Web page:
Chapter 13

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There may be circumstances in which you are not in a position to discharge your debts. This may be due to financial constraints resulting from expensive medical bills, marital problems, losses in business, or other factors. In circumstances such as these, you may file for bankruptcy under chapter 13. If the court is satisfied with your case, it may grant you permission to pay off your debts, partially or wholly, in installments. The time period is usually three years, but in some cases, the court may also allow you to pay over a period of five years. It is important to note that you are eligible for chapter 13 only if your debt is not very high.

To file for bankruptcy under chapter 13, you will need to fill a two-page application form duly signed by you and your attorney. The application form is easily available in all stationery shops.

You'll also be required to pay a filing fee and an administrative fee to the court. If you are unable to pay the fee in lump sum, then you can pay it in installments also. However, the maximum installments cannot be more than four. The court clerk accepts the fee on behalf of the court.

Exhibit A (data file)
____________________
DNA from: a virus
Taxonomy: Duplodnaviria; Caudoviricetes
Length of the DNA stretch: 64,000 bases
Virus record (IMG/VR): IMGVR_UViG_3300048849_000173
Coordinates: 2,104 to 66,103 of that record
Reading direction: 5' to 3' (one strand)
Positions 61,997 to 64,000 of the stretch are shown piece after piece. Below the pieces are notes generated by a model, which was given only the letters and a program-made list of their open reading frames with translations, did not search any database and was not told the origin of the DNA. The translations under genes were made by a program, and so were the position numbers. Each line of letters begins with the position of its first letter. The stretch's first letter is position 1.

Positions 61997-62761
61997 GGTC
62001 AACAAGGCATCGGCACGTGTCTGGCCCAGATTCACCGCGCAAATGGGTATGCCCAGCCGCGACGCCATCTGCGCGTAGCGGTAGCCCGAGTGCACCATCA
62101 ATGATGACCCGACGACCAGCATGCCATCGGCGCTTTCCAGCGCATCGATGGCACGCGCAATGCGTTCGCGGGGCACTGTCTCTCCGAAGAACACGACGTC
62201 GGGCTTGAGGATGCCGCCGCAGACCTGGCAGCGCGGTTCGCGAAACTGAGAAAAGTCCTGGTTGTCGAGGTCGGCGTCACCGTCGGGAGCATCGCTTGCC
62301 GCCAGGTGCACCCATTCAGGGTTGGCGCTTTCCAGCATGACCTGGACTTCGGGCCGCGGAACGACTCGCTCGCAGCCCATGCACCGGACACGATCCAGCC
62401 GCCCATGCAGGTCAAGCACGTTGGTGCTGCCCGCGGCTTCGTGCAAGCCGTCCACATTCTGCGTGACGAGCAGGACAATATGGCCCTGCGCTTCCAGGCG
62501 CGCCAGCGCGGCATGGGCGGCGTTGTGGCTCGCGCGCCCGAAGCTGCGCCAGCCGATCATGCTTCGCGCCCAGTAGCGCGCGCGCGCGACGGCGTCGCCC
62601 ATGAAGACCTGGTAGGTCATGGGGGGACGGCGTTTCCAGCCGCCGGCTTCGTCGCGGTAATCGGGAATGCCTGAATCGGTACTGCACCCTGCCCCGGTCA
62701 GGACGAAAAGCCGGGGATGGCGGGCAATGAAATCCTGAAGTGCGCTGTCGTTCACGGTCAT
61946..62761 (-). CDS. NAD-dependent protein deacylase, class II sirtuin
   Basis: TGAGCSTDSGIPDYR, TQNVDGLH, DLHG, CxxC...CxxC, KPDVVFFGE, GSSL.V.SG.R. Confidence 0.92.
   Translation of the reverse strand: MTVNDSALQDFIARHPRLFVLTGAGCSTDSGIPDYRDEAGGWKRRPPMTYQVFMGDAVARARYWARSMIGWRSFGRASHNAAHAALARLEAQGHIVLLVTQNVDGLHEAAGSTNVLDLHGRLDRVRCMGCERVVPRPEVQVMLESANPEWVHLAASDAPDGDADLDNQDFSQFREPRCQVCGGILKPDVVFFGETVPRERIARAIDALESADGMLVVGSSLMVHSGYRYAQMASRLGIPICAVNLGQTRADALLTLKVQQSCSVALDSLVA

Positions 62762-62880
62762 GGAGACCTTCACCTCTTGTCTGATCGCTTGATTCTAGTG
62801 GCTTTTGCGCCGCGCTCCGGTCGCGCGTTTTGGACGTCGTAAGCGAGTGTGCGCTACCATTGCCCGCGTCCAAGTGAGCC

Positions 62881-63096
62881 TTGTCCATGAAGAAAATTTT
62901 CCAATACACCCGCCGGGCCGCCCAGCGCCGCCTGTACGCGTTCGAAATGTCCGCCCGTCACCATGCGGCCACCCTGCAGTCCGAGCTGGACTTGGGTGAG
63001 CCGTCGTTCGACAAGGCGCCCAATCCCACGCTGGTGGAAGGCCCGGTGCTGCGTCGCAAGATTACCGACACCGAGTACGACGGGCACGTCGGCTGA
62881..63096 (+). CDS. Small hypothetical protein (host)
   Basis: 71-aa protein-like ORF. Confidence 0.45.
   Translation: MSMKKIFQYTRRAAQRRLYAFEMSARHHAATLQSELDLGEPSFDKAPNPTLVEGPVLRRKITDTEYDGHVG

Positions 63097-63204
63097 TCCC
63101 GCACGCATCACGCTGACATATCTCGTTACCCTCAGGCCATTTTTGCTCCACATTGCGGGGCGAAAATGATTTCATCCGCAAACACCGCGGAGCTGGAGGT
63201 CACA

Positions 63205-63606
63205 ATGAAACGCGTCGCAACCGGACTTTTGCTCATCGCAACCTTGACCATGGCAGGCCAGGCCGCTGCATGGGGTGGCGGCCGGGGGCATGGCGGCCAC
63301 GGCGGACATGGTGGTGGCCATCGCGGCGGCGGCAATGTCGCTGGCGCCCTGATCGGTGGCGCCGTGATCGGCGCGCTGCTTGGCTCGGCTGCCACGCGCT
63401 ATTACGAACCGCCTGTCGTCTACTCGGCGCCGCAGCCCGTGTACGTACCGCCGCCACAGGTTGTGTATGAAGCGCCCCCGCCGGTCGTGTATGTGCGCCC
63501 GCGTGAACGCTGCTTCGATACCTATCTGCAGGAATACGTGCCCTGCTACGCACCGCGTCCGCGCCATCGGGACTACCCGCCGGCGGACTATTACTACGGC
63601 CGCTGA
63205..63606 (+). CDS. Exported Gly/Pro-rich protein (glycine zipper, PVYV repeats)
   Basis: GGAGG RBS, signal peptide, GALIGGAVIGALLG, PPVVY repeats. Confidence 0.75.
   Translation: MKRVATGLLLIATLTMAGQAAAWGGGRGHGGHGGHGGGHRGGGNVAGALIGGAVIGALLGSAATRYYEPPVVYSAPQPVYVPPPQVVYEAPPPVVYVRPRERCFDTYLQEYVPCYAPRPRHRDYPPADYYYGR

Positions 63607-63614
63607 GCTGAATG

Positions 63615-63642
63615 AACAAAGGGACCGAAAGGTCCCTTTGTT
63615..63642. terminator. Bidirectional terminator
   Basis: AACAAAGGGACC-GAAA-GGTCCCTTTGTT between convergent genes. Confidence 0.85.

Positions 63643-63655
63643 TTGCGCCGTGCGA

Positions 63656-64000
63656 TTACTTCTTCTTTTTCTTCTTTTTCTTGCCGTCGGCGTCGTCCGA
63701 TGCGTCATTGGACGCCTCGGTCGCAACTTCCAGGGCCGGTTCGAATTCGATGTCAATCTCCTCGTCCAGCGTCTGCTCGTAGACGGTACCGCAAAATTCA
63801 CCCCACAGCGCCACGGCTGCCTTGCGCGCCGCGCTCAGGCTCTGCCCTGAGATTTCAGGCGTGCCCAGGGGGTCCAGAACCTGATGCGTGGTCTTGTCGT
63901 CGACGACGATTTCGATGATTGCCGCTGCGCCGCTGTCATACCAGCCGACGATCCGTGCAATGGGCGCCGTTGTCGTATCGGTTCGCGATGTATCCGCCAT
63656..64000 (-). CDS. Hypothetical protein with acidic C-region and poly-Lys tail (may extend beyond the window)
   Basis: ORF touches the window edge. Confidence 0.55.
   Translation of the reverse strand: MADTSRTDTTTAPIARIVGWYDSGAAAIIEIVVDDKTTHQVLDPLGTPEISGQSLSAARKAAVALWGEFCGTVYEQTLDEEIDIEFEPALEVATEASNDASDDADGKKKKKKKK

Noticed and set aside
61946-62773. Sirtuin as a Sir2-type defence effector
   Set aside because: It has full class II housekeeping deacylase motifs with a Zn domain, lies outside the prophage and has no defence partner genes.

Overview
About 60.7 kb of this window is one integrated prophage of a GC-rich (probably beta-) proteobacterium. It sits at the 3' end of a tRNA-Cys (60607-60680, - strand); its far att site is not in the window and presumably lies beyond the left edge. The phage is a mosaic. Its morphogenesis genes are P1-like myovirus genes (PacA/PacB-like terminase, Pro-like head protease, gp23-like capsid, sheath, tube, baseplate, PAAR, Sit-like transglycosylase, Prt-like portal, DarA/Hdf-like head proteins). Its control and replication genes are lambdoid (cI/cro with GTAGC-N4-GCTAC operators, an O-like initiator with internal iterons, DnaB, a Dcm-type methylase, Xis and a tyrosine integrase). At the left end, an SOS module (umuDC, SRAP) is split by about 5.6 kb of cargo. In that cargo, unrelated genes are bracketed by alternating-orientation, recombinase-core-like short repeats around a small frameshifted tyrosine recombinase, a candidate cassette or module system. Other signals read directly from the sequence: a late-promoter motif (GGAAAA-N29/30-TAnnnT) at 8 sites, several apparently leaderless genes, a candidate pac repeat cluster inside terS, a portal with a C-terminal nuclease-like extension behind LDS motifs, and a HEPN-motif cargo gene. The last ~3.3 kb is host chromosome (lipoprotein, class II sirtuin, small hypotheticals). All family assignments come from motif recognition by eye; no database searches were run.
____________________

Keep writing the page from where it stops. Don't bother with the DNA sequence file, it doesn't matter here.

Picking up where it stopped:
Under chapter 13, the court helps you organize your debt payment plan and enables you to make monthly payments to the trustee who is appointed by the court to disburse the proceeds to your creditors. The trustee receives a 3 to 10 percent commission for his services. The debt payment schedule has to be prioritized according to a predefined procedure.

Court charges, alimony, child support and income taxes, among others, have to be paid in full. These payments come under secured debts. However, you get laxity under the unsecured debts, which you are allowed to pay according to your income and assets. The discretion of the bankruptcy court plays a significant role here. Some courts do not approve of a repayment plan that does not allow for paying back at least 50 percent of their owed debts. Under chapter 13, therefore, sometimes the creditors have to be satisfied only with a small refund.

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Thursday, April 10, 2008 17:21